Herdman said Davies was “still building toward top speed. But he hasn’t hit that top speed yet.”
“When you have hamstring injuries, there’s always the key moment,” Herdman added. “That’s when the hamstring is pushed, pushed to its limits.”
Herdman didn’t say it flat out, but hinted that he’s leaning toward keeping him out against Belgium, hoping he heals for matches against Morocco and Croatia in Group F.
The top two teams in each of the eight groups advance to the knockout round of 16.
Herdman said Belgium was probably the best team that Canada has faced since playing Brazil more than a decade ago.
“We’ve got to get this one right because it could be a long tournament for Canada,” Herdman said, meaning Canada might surprise and survive the group stage. “And that’s the last thing I want is for Alphonso to miss this.”
Having Davies injured is bad enough. But two other top Canadian players are also questionable with injuries: playmaking midfielder Stephen Eustaquio and No. 1 goalkeeper Milan Borjan.
Some would say they’re Canada’s top three players.
Eustaquio has an unspecified injury, and Borjan complained of abdominal pain in Canada’s 2-1 victory over Japan on Thursday in a friendly in Dubai. Borjan was held out of training on Saturday.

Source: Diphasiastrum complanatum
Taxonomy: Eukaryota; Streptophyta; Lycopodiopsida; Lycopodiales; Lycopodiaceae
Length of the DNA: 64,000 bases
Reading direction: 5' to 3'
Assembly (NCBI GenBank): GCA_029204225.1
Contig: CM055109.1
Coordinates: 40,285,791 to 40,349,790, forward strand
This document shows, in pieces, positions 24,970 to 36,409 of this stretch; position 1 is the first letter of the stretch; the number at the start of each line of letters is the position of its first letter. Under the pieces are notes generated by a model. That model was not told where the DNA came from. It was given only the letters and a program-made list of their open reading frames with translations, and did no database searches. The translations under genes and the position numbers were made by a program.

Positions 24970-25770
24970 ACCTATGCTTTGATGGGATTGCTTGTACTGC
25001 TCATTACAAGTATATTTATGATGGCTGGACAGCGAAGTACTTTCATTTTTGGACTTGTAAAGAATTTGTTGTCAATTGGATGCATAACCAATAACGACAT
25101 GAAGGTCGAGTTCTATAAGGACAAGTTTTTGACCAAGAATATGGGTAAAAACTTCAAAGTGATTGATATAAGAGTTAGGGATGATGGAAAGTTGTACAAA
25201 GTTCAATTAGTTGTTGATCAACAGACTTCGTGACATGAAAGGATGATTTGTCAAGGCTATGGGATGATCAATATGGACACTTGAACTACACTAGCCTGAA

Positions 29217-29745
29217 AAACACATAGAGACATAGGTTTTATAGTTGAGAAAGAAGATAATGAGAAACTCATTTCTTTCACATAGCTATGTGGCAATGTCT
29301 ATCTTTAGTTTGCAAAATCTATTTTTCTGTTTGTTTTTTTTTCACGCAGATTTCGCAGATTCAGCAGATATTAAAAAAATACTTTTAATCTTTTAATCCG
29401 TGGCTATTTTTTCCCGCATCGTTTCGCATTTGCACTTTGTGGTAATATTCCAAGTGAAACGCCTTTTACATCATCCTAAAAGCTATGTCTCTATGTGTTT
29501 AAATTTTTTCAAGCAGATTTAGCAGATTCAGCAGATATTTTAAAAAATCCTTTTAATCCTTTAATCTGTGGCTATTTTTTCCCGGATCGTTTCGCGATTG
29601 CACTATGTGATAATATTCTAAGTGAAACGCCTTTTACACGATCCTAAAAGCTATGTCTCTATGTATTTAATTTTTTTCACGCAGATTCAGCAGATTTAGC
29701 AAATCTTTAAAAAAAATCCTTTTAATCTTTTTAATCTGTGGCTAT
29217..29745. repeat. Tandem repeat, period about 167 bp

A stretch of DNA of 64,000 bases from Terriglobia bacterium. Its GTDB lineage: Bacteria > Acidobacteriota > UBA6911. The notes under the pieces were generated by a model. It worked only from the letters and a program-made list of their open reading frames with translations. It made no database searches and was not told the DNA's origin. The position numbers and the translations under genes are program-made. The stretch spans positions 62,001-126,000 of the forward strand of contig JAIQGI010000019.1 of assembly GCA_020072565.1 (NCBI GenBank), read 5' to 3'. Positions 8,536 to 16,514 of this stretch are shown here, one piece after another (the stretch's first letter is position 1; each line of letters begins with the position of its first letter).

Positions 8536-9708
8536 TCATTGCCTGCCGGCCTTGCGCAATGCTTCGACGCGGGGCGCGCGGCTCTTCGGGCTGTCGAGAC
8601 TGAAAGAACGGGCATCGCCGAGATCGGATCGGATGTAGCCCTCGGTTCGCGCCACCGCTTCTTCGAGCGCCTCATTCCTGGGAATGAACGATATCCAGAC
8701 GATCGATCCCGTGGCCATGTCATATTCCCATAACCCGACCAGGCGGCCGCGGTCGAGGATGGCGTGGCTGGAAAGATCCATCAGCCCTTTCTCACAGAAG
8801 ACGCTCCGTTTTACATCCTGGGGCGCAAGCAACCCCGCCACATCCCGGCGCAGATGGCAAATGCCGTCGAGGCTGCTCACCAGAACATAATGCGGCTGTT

“That’s the life of a coach,” Herdman said. “I mean, it’s bleak on one side but it’s opportunity on the other.”
This is nothing new for the Canadians, who finished first in qualifying from the CONCACAF region despite repeated injuries to top players. Despite it all, Canada beat Mexico 2-1 on home soil, and drew 1-1 in Mexico City’s treacherous Aztec stadium.
Canada also defeated the United States 2-0 and home in qualifying, and drew 1-1 in Nashville.
“We played multiple games without Alphonso Davies during qualifying and we did really well,” Canada midfielder Samuel Piette said. “We don’t want to miss these guys. We want these guys on the pitch. But at the same time, it’s who’s ready to answer the call.”
Piette repeated what Herdman and other players have mentioned — the little chip that Canadian players have on the their shoulders.
“We want to shock the world and show that Canada is a serious football country, and a serious team,” Piette said. “And hopefully we start on the right foot against Belgium.”